Jones et al. [7] introduced the 360-degree light field display, which forms a view volume with a high-speed projector projecting elemental images onto a rotating anisotropic holographic diffuser with a 45-degree tilt. This system employs an anisotropic holographic diffuser to achieve a horizontal angular resolution of 1.25 degrees and provides vertical motion parallax through eye tracking. In particular, the advantage of this system is the creation of voxels at the points where the light emitted from the elemental images located on the rotating screen surface intersects. This enables the display of virtual objects with a natural occlusion effect.

A holographic optical element (HOE) has the benefit of achieving optical functions within a film. It also exhibits wavelength selectivity, appearing transparent for wavelengths other than the specific wavelength it is designed by Park et al. [18] implemented a cylinder transparent 3D display using an asymmetric HOE. The asymmetric diffusing HOE has a narrow diffusing angle of approximately 0.7 degrees in the horizontal direction for horizontal parallax. In the vertical direction, it redirects incoming beams from the top to the horizontal direction and has a wide diffusing angle of 17.8 degrees. In this system, a high-speed projector at the bottom of the cylinder projects elemental images upward. At the top of the cylinder, a rotating mirror is positioned to redirect the light so that the elemental image is projected on the HOE screen attached to the side of cylinder. The viewpoint moves around the cylinder in accordance with the mirror’s rotation angle, resulting in the formation of a view volume inside the transparent cylinder. On the other hand, Nakamura et al. [19] implemented a transparent cylindrical display by rotating the HOE screen on the side of the cylinder, instead of using a rotating mirror. In this system, the cylinder-shaped HOE screen forms three viewpoints corresponding to the RGB wavelengths around the cylinder and rotates to provide viewpoints from all 360 degrees.

3.4. Viewpoint-surrounding Hemisphere System

The viewpoint-surrounding hemisphere system is a display system suitable for tabletop applications where viewpoints are created above the view volume where virtual objects are formed. This hemispherical system is based on multi-view technology composed of multiple projection optics and can be implemented using space-division or time-division techniques.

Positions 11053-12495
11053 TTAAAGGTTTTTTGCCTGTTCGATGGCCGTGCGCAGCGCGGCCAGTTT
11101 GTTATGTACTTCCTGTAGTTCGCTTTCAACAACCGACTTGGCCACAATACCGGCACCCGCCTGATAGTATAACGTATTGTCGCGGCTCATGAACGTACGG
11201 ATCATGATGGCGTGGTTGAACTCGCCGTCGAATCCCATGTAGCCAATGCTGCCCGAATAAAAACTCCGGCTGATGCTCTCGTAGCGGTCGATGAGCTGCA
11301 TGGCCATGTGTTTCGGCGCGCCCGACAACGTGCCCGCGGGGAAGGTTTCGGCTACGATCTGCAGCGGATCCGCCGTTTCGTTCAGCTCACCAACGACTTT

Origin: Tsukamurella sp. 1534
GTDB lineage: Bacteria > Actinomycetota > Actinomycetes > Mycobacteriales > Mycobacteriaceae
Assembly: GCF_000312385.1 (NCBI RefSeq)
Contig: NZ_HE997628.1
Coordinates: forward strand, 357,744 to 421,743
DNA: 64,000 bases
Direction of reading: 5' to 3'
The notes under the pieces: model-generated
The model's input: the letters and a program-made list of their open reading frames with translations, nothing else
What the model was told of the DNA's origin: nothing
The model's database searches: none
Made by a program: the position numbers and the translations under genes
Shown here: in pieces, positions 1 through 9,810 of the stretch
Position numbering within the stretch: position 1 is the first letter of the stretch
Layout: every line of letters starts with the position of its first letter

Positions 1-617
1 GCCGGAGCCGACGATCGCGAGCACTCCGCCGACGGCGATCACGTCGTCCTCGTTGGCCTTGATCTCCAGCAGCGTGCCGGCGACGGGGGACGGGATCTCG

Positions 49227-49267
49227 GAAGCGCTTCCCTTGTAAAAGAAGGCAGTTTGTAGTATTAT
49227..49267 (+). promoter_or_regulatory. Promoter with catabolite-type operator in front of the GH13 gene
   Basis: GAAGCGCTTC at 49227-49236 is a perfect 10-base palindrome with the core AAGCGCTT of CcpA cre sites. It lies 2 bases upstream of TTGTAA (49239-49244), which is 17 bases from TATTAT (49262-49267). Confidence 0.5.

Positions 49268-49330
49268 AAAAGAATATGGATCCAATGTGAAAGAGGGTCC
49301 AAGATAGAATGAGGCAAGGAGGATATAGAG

A representative system for tabletop displays using a space-division technique is “fVisiOn,” proposed by Yoshida [20]. In this system, an anisotropic diffusing screen in the shape of a cone is positioned directly beneath the tabletop, and 2D elemental images are projected onto the conic screen from 288 projectors evenly spaced at 1.25-degree intervals along the circumference. The conical screen provides a wide diffusing angle vertically while maintaining a narrow diffusing angle of approximately 0.4 degrees horizontally, enabling the creation of 360-degree viewpoints without crosstalk problems. The optical axes of each projector intersect above the tabletop and form a view volume that can be observed from 360 degrees on the tabletop.

Takaki and Uchida [21] proposed a time-division tabletop display using a rotating decentered Fresnel lens. In this system, a high-speed projector is positioned along the table’s central axis, and the decentered lens redirects the light from each elemental image off-axis to converge at a point on the circumference above the tabletop. This decentered lens rotates around the central axis of the tabletop, and the high-speed projector synchronizes with the rotation to generate 800 viewpoints. Kim et al. [22] proposed a view-sequential tabletop system using an inclined and off-axis anisotropic diffusing screen. This system features a distinctive design of high-speed projector optics, which are folded, and the elemental images are projected onto the rotating screen in the normal direction. As a result, the lights emanating from each elemental image on the screen overlap each other above the tabletop and create a view volume in this region.

Unlike conventional imaging using conventional projection optics, holography technology offers the advantage of focusing virtual objects at multiple depths and has the potential to provide an ideal accommodation effect. The holographic tabletop system proposed by Lim et al. [12] uses a high-speed spatial light modulator (SLM) to reconstruct holographic images and employs rotation scanning optics and parabolic mirrors to create a 360-degree perspective on a tabletop. In the previous study, rotational scanning optics used aspheric lenses to focus light waves, but Heo et al. [23] improved it by using freeform mirror-based reflective optics, enabling the implementation of compact tabletop displays. Holographic tabletops not only offer various viewpoints but also have the advantage of creating natural 3D images that exhibit accommodation effects at each viewpoint.